Go to the U of M home page

Pages

Thursday, September 26, 2013

Student Natalie Miller Puts Human Rights Education into Practice

970892_10151952506328298_381888563_n.jpgNatalie Miller, a senior majoring in Global Studies, has put her human rights education into practice through her dedicated work with Haiti Justice Alliance, an NGO that strives to support a network of Haitian human rights organizations. Haiti Justice Alliance works diligently with their partner groups to establish a collaborative model of pursuing sustainable change in Haiti. This organization empowers Haitian groups in their efforts to implement root-level projects, as they believe this in essential in bringing about sustainable and meaningful change.

Most recently, Natalie has dedicated herself to a particular project Haiti Justice Alliance is carrying out with the Institute for Justice and Democracy in Haiti. The project is titled the "Cholera Accountability Project", and is working to hold UN officials accountable for their part in the Cholera outbreak in Haiti in 2010. Cholera continues to constitute a grave medical emergency in Haiti, and overwhelming evidence has established that reckless disposal of human waste by a United Nations (UN) peacekeeping base in Mirebalais poisoned Haiti's rivers with a particularly deadly strain of cholera bacteria and created the epidemic. Now, despite even UN Special Envoy to Haiti Bill Clinton's acknowledgment that the UN was the "proximate cause" of the epidemic, the UN refused to accept responsibility and control cholera in Haiti. Natalie has worked with Haiti Justice Alliance organizing speaking tours, fundraisers, and advocacy efforts around this topic. Last year, Natalie brought lawyers from the case against the UN to Minnesota to speak about the issue and their experience (it is not very popular to bring a case against the UN!). Natalie's work with Haiti Justice Alliance is a great example of international solidarity in upholding universal human rights standards, while remaining socially conscious (at both local and international levels) in her human rights work.

Wednesday, September 25, 2013

Syria, the Untold Reality

syria-1.jpgA Syrian student at the UofM, Salma Taleb, gives an inside look on the devastation unfolding in Syria, adding more demension to the panel discussion from last week, and shedding further insight on this profoundly complex conflict.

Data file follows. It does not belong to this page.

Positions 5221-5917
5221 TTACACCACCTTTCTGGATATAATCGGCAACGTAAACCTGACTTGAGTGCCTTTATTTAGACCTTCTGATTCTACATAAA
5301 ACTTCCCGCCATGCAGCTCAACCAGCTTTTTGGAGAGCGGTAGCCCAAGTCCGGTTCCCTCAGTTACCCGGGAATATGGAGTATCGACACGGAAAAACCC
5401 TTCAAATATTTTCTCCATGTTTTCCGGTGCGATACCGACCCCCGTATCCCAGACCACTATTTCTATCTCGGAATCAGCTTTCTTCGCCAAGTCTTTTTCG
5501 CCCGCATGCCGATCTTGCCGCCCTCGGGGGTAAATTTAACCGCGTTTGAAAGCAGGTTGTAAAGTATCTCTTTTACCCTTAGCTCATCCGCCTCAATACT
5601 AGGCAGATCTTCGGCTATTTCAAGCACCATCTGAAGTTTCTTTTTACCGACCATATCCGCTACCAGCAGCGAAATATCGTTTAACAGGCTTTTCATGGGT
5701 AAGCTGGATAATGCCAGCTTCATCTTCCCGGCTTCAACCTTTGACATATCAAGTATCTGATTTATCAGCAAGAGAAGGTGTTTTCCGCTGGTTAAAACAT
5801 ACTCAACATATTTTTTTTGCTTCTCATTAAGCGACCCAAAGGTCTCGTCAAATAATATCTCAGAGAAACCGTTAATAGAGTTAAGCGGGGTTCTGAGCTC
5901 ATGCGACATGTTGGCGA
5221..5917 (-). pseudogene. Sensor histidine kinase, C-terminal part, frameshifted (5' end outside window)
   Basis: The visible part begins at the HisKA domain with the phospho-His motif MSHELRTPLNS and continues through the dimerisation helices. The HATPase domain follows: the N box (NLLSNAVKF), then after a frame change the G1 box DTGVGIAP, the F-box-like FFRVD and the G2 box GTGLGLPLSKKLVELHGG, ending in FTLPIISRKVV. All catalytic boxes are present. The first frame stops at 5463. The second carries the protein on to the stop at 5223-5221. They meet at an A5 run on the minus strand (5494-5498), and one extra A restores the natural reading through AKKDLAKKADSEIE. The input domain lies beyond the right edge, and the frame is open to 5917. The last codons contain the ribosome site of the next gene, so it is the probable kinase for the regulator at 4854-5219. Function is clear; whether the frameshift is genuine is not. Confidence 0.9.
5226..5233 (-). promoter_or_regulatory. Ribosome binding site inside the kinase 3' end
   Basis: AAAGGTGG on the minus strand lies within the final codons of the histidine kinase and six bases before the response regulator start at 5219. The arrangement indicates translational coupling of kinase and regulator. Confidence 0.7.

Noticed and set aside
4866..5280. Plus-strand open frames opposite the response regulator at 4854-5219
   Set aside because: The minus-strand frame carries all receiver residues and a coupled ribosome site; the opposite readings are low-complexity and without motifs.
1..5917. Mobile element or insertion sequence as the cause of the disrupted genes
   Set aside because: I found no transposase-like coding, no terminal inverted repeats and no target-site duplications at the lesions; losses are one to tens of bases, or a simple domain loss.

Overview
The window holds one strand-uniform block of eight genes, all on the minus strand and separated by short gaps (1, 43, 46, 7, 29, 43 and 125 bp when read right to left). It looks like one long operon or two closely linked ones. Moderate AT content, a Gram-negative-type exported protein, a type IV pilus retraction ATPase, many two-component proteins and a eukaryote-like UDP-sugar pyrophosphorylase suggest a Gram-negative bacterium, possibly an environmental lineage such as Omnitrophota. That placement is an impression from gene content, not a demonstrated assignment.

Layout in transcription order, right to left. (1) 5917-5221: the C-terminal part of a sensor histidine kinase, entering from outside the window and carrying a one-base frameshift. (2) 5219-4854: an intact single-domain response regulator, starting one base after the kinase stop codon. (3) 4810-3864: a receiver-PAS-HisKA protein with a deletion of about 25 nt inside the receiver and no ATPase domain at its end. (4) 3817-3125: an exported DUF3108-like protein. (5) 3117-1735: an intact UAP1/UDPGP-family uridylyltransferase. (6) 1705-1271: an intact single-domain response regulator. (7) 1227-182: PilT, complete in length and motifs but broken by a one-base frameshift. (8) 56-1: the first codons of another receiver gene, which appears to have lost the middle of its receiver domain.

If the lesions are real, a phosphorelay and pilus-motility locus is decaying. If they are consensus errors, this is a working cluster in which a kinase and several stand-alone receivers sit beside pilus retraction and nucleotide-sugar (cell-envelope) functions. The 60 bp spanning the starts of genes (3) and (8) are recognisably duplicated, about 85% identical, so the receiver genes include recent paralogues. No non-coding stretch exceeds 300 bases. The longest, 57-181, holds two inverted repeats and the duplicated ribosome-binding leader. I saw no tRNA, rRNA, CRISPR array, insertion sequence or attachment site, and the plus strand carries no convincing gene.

.

On September 11, 2013, the Human Rights program at the University of Minnesota held an important panel discussion. Countering Mass Atrocities in Syria: between Human Rights Ideas and Geo-Political Concerns. While the discussion revolved around politics and possible solutions to the Syrian conflict, the discussion of humanitarian support was also presented.
The political representation of the Syrian conflict in the media gives inadequate coverage of the extensive humanitarian suffering which is taking place. While humanitarian suffering is expected in a civil war, it is necessary that the human suffering of the Syrian people be recognized if the 'Syrian condition' is to be understood. The current situation in Syria is more complicated and more tragic than is being projected.
The majority of Syrian society is middle class. The middle class is comprised of both people who work for various governmental as well as nongovernmental institutions, many of whom are currently unpaid due to the bad economy, and blue collar workers, most of whom have lost their jobs, their houses and all too often, their families. Without wages those workers are left to suffer hunger, pain and misery without assistance. Although many blue collar workers have left the country to go to Lebanon, searching for work opportunities to survive, many more have stayed. Food prices have increased four-fold which makes food, when available, unaffordable for many. Electricity is shut off for many hours each day and perhaps most importantly, the people are suffering a severe water shortage because water pipes have been destroyed and because well water is very expensive to buy and hard to obtain. People in Salamieh a town 40 km from Homs have been without water for over 60 days now.
It is important to mention that Syria is still an agricultural society. However, farmers are not currently able to farm which means that because of the civil war they are not able to earn an income. There are many reasons for this. First, farmers are unable to get to their farms because many of the roads are too dangerous for travel. In most cases the roads are either governed by too many governmental check points, or are blocked by the opposition. Secondly, the farmers cannot afford the very high oil prices and are therefore unable to afford the costs associated with the use of their water pumps. Thirdly, there are safety and trust issues. Even if farmers are able to plant their fields, there are no guarantees that their crops will not be destroyed or stolen in the war!